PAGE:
Which GTO variant is the one to get?
Intent on taking your love for Pontiac to the next level? Well if you’re heading to Mecum’s Indianapolis Auction you won’t have to look far to find a Judge. More than a dozen of the iconic Pontiac GTO muscle cars will cross the block May 15–20. We found ourselves particularly attracted to the four Judge variants listed below. Let us know in the Hagerty Forums below which you’d most want in your garage.
Wearing modest Palladium Silver paint and lacking the eye-popping sticker packages seen on many of its Judge siblings, this 1970 GTO is considerably understated. (Until lines up at the drag strip.) While GM’s Chevrolet, Buick, and Oldsmobile divisions favored high-displacement engines in their 1970 muscle machines, Pontiac stayed the course with 400-cubic-inch power plants as engineers believed shorter stroke and higher RPM would be an advantage off the line. They were right.
The Judge’s base engine was a 350-horsepower V-8, but for an additional $558 (about $3650 today), buyers could opt for the more powerful Ram Air IV. The 370-hp IV employed the Ram Air II’s radical camshaft, used an aluminum intake manifold and free-flowing cast-iron exhaust headers, and was fed by an intake system sealed to twin hood scoops that were operated by a switch under the dash. In addition to its superior power, the car was equipped with special suspension and brakes, and it proved to be one the best-handling muscle cars of the era.
Pontiac built only 627 Ram Air IV four-speed hardtops in 1970, and this relatively rare numbers-matching example has been restored to near perfection. Plus, the odometer reads only 25,000 (thought-to-be-original) miles. We’re guessing most of those came in quarter-mile bursts.
1971 Pontiac GTO Judge Pilot Car
Estimate: $75,000–$100,000, no reserve
The Judge’s front styling was revised again for 1971, the last year the GTO was a separate model. Pontiac fitted the 455 with round-port heads from the Ram Air IV, which increased air flow. The resulting 455 HO (High Output) engine produced 335 hp and 480 lb-ft at just 3600 rpm.
One of five GTO Judges on offer from the Surf City Garage Collection, this one rises to the top because of its historical significance. The “Pilot Car” was the first-known GTO Judge Hardtop produced for 1971 (serial #1000019), and it was released to Pontiac’s Engineering Development team, which used it to evaluate production procedures and the final product. It is in remarkable mostly-original condition and still wears its original Cardinal Red paint and black interior.
One of only 168 (or 174, depending on the source) 1970 Judge convertibles built with a 400-cu-in, 366-hp Ram Air III engine and four-speed manual transmission, this Pepper Green example has fewer than 100 miles on the clock since undergoing a rotisserie restoration.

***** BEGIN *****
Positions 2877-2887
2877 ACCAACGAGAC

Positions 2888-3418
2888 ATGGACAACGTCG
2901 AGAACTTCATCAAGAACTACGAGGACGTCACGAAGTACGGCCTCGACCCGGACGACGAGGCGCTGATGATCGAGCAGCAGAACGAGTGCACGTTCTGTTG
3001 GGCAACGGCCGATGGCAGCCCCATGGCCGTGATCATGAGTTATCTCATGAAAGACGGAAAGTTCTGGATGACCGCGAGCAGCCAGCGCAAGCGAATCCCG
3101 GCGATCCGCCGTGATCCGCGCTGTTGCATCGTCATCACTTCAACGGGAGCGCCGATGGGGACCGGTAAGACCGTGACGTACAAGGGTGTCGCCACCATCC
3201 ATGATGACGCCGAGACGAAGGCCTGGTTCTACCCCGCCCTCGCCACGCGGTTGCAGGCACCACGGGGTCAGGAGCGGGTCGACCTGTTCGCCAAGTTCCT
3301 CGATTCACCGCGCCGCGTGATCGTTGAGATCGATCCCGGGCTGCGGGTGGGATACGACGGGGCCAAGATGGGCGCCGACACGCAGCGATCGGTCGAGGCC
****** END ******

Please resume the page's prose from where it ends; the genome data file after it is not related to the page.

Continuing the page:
Special ordered and highly optioned, it is equipped with a rare GQ9-code 4.33 heavy-duty rear end, as well as power steering and front disc brakes, bucket seats with center console, Hurst T-handle shifter, and 8-track stereo.
With its original matching-numbers Ram Air III engine, stunning design, fresh mechanical tuning and detailing, and a long list of options, this GTO carries the highest pre-sale estimate of all the Judges on offer at Indy—and rightly so.
When most people think of the Judge, this is the color (and quite often the model) that comes to mind. Decked out in RM Carousel Red, which looks an awful lot like Hugger orange, this first-year Judge has been beautifully restored with notable contributions from paint expert Jay Webb and former Boyd Coddington interior specialist John Espinoza. The car was obviously done right, since it has scored an increasing number of presentation awards since its restoration, including being named Gold winner at last year’s GTO Association of America Concours.
Beneath this Judge’s nostrils is a matching-numbers 360-hp Ram Air III V-8 mated to a four-speed manual transmission and Safe-T-Trac Positraction differential. Options include hideaway headlights, tinted glass, AM radio and 8-track, center console, and hood-mounted tach.
A 1969 Judge in #3 (Good) condition averages $130,000, which is $5K higher than the top end of the pre-sale estimate. Perhaps Mecum is taking a conservative approach, guessing that much of the Judge money will be long gone by the time this beauty crosses the block on Saturday. A handful of potential bidders might prove otherwise.